The next section of the valley to become independent of the central church was the Wairarapa South. In l888 that part, including Carterton, Gladstone, and Greytown, became a church extension station under Mr. Alexander Whyte, B.D., B.Sc., a student of the U.P. Church of Scotland.

The following year the Rev. Charles Murray, M.A., missionary from Ambrym, New Hebrides, took up work there. The charge was soon elevated to a sanctioned charge, and Mr. Murray became the first minister.

Churches were eventually built at Greytown and Gladstone, and a church and manse at Carterton. Here for some years the Rev. L. Thomson, M.A., laboured faithfully and successfully until his retirement to Solway College in 1916, when he was succeeded by the Rev. E. J. Tipler, B.A., of Knox College.

PAHIATUA
The work at Pahiatua is of comparatively recent growth. It was not until 1893 that the development of the township rendered it desirable to create a separate charge in that part.

Mr. John McKenzie, now the esteemed minister of Toorak, Melbourne, and. the Rev. Robert Wood, now of Island Bay, did excellent pioneering work in organising the charge.

There have been many changes of ministry, but good solid work has been accomplished. There is a pretty little church in Pahiatua and a manse at present occupied by the Rev. Robert Welsh.

CHANGES IN THE LOWER VALLEY
In the lower valley recent important changes have taken place, A new charge was formed by taking Greytown and Carterton and Featherston away from Martinborough.

For some years Featherston and Greytown have been worked together under the care of the Rev. G. K. Stowell, but on his resignation the Presbytery deemed it advisable to make Featherston a charge by itself, and placed it under.the care of the Rev. R. H. Catherwood, while Greytown has become a church extension charge, under Mr. Grundy.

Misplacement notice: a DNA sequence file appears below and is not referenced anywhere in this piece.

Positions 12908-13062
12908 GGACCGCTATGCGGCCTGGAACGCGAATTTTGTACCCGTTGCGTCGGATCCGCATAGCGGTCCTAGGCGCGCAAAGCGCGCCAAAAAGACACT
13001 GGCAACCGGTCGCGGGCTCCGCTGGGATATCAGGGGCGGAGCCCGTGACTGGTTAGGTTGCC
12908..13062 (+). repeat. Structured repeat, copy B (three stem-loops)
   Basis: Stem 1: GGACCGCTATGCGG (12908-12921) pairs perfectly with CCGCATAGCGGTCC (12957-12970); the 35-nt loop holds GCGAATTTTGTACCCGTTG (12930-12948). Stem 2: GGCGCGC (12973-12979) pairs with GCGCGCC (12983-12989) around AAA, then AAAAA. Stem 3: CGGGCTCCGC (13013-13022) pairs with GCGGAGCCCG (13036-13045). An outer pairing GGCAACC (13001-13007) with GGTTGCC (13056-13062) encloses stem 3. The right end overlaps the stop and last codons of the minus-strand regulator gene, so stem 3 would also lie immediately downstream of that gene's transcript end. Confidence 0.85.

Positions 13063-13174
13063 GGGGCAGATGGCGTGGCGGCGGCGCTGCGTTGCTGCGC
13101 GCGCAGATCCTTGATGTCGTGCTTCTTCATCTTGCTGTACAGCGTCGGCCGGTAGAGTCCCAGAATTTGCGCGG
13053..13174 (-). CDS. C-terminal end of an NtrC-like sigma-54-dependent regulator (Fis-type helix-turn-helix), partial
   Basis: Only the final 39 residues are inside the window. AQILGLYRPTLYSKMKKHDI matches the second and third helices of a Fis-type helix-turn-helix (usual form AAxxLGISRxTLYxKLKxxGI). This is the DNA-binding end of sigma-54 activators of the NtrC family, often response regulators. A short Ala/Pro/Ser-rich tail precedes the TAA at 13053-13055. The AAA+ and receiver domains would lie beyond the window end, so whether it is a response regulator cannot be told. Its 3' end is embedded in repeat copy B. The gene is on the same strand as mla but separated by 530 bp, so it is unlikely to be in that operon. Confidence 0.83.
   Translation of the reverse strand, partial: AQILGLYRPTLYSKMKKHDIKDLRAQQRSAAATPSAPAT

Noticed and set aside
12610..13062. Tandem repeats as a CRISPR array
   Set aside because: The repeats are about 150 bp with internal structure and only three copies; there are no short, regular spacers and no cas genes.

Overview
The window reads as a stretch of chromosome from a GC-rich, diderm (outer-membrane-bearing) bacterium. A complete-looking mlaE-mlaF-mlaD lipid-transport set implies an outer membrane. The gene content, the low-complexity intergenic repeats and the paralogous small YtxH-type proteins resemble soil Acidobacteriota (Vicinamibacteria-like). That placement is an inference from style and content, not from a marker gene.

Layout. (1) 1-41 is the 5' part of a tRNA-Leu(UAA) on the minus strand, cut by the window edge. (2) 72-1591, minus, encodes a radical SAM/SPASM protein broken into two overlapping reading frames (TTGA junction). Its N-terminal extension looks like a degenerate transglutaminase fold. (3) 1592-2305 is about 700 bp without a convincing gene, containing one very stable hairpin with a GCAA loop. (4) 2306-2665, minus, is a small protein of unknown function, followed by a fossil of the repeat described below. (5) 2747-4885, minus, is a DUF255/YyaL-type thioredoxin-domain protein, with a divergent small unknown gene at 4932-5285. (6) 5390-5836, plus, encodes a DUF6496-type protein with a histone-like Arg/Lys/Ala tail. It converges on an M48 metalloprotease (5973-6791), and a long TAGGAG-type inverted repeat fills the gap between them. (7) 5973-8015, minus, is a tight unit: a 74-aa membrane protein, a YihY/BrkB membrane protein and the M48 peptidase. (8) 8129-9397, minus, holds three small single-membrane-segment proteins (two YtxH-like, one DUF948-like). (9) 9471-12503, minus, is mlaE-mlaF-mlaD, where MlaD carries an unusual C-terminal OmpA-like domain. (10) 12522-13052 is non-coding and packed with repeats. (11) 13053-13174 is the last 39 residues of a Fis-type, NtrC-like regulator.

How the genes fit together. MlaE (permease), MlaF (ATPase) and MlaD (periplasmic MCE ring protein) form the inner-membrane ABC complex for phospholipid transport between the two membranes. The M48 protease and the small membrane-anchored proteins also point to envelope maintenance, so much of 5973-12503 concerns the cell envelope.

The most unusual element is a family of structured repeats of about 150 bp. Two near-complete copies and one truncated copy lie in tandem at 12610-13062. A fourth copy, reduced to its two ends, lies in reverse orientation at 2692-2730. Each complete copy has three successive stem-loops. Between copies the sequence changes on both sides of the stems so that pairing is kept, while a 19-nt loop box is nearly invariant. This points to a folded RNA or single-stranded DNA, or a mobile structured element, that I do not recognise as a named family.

PROGRESS IN MASTERTON
The work in Masterton itself has, despite this cutting off of territory, continued to increase and develop. Since the departure of the Rev. John Ross for Turakina in 1871, useful ministries were fulfilled by Revs. James Lawrie, James McKee, David Fulton and Robert Wood.

In 1873 a manse was built behind the church. In 1838 it was thought necessary to build a new church. The manse was then moved to the new site in Worksop Road, the old church removed back, and a beautiful church in brick, which has since been enlarged, was built. Though the cost of the building was several thousands of pounds, so have the times improved that the financing of the scheme was less arduous than the securing of £300 in 1869 for a similar purpose. There is practically no debt on the present building.

For about nine years the Rev. A. T. Thompson, M.A., B.D., now of St. Andrew's, Christchurch, laboured there, and the work so developed under his hand that it soon became imperative to form a new charge. Thus, largely through the untiring efforts of the Rev. Mr. Thompson, the Landsdowne charge was organised and launched forth. After. a short ministry under the Rev. Mr. Young, the Rev. Thomas Halliday, from Glasgow, took hold of the new charge, and conducted the work with conspicuous success until his recent departure to the front on Y.M.C.A. work.

After a strikingly successful ministry in Knox Church, Masterton, Mr. Thompson accepted a call to Christchurch, in 1915. He was succeeded, by the Rev. G. T. Brown, M.A. (recently from- Glasgow U.F. Church), who is now in charge.

The present year marks the jubilee of Presbyterianism in Masterton. Thus, in 50 years, the Church has grown from small beginnings to great things. The one charge of the Rev. John Ross has become six charges and three Church extension stations. The 20 members have become well nigh a thousand. The revenue has increased from £70 to over £3,000. And the end is not yet. There is still much to be accomplished, and the Church promises to go ahead in the future as it has done in the past.